Amateurs Once More

By Douglas Rushkoff. Published in The New York Times Syndicate/Guardian of London on 1 June 2001

The internet is for amateurs. No, that’s not an insult, but high praise. “Amateurs,” by definition, do what they do for the love of it. Because it’s fun, social, enriching, transformational, evolutionary, or even just beautiful. Now that the investment community sees the net is seen as more of a lame duck than a cash cow, the only ones left out here (or the only ones that should be) are us amateurs.

How dare I raise myself to the same level as amateurs? I get paid for most of what I do online. Doesn’t this make me a lowly professional? I say “no.” The point is to do what we do online because we love it - whether or not someone agrees to pay us. Anything done in this very transparent medium for any other reason gets exposed. It’s as if the more active mindset we use to navigate internet allows us to detect the intentions of its many posters and publishers. If there’s no real passion for anything but revenue, we know it. We can smell it.

But maybe some of us have our BS detectors on too high. So much of the online space is basically a business plan of one kind or another, that we don’t expect any “professional” effort to have amateur roots. This is a shame. And I’ve gotten a taste of it, first-hand.

I’m in the process of releasing my book, “Exit Strategy,” online as an open source novel. (It’s already been published as printed novel, “Bull,” in the UK.) It’s going up on Yahoo Internet Life’s web site ( in 14 weekly installments. The story I wrote is merely the starting place for what I hope will be a lively interaction between everyone.

The premise is that the entire text was written in present day, but then hidden online and only discovered 200 years from now. Because society has changed so much, an anthropologist has annotated the text for his 23rd Century contemporaries. They are no longer familiar with notions such as venture capital or advertising, much less Microsoft or NASDAQ.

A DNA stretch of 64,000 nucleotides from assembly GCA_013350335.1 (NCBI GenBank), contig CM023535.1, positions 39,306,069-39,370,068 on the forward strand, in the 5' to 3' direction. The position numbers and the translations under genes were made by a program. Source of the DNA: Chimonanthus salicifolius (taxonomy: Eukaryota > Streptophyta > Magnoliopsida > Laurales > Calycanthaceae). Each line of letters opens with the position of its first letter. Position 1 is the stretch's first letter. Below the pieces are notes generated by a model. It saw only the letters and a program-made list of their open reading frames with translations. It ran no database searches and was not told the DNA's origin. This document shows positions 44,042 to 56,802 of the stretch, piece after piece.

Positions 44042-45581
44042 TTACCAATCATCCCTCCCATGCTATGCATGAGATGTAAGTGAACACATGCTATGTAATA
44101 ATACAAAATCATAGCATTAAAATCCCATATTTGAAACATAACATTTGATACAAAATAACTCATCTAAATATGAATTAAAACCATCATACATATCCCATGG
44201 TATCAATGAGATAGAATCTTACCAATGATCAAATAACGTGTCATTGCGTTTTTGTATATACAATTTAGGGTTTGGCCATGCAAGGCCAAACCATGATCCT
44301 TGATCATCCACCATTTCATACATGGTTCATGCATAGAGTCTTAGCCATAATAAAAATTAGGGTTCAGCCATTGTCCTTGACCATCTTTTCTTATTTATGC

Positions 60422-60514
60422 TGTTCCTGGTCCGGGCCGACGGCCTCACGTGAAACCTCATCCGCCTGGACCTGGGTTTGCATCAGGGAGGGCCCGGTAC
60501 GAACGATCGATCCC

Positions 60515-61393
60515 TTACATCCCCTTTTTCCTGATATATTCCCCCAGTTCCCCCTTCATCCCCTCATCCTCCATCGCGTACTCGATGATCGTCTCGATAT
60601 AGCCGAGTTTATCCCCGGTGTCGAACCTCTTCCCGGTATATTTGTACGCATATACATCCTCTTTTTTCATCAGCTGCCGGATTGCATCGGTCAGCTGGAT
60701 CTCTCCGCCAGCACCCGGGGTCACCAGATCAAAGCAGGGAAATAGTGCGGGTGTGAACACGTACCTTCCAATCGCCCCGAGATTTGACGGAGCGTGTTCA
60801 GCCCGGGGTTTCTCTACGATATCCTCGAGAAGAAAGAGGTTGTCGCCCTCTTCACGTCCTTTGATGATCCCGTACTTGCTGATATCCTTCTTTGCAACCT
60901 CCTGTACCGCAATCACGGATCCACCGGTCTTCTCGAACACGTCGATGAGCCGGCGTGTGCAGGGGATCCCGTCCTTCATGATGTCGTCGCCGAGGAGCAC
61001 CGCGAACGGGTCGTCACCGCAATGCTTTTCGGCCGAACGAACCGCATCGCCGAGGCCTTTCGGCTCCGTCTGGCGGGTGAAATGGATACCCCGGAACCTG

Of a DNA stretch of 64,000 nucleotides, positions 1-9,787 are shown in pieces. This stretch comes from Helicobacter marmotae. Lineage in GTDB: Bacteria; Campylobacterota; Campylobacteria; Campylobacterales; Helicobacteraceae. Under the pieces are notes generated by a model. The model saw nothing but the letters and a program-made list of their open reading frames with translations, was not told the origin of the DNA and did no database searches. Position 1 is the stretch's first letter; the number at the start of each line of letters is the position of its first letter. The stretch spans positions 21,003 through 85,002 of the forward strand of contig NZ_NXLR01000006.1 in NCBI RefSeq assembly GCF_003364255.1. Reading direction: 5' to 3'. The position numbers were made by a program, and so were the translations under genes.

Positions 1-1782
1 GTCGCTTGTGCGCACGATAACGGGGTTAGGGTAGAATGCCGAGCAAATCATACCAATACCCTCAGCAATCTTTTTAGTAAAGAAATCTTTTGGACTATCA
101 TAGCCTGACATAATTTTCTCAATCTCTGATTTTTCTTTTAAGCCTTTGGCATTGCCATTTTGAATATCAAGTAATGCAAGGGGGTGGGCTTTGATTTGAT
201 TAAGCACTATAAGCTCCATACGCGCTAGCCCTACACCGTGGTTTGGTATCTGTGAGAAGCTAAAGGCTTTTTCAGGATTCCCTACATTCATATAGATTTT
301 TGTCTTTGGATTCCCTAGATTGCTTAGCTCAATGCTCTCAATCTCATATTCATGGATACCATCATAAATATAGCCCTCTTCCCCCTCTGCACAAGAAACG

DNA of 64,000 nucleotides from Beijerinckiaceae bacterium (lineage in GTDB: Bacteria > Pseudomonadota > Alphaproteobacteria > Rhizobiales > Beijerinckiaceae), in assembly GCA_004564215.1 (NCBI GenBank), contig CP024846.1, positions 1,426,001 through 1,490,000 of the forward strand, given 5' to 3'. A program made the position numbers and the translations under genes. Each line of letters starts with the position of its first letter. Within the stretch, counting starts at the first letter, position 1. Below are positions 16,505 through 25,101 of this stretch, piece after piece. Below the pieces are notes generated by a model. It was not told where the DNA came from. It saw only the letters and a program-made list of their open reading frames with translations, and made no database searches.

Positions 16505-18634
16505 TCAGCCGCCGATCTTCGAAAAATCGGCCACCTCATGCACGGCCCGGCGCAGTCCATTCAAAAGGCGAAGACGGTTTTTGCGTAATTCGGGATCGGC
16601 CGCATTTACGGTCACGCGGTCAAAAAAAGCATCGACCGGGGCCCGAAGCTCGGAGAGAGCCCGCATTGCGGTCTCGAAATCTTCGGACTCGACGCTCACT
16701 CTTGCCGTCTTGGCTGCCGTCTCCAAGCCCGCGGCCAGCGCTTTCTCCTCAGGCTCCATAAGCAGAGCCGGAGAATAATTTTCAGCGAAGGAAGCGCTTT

The project is “open source” in that all the online participants get to add their own footnotes to anything in the book - even footnotes to the footnotes. It’s a way to pretend how people from the future will relate to our current obsessions. Instead of describing that future, though, we get to suggest what it will be like by highlighting the facts and ideas that future readers won’t understand. We’ll all be part of the annotation process, and comment on one another’s work. Then next year, I’ll release an open source edition of the text - an e-book and print-on-demand - with 100 of the most compelling footnotes added byreaders. I’ll buy the authors copies of the book, and throw them a party in New York.

But how do you feel right now reading about this? Are you thinking, “Rushkoff’s got a good idea, there,” or are you thinking “how dare Rushkoff promote his online scam in his column!” And there’s the problem. It’s why I wrote the book, actually, and it’s the challenge I’m facing in talking about it with the press.

The journalists who have interviewed me about the open source project, with very few exceptions, can’t see it as anything but a covert business plan. They find it hard to believe that no one is paying me for the web project, or that people will really be able to read the entire book, online, for free. They think there must be a catch. Why would a successful author bother to distribute his work online for free when he could get real money for it in print? Even Stephen King charged money for his online works (and then quit before he was done).

It’s precisely because I’m a successful author that I can release a book for free. I’ve got a roof over my head and another proposal under my arm. I can make a living even if I give away a book or two along the way. And, if we really want to play “name my business plan,” my guess is that the final print-on-demand version of the open source book will do just fine, thank you (even though, so far, no traditional US publisher has dared to make an offer on a book that will be released, for free, online before it is released in print.

So, if you need a market justification for what I’m doing - with my book or with this column - use that one. But you’ll be missing the point of both.

The interactive mediaspace is offering us something so much more precious than profit, and more authentic than authorship. It’s an opportunity to play and collaborate. That’s the theme of my book, the reason it’s going online, and the reason I’m telling you about it here: because people are so trained to associate the internet with business plans that they can’t think of the internet any other way, even though the speculators have all set sail. Alas, it’s a troubling legacy they’ve left in their wake.

We’ve forgotten what made this medium so truly sexy to begin with. But don’t worry, we still have it in our power to be reborn as unqualified amateurs. Then we can fall in love all over again.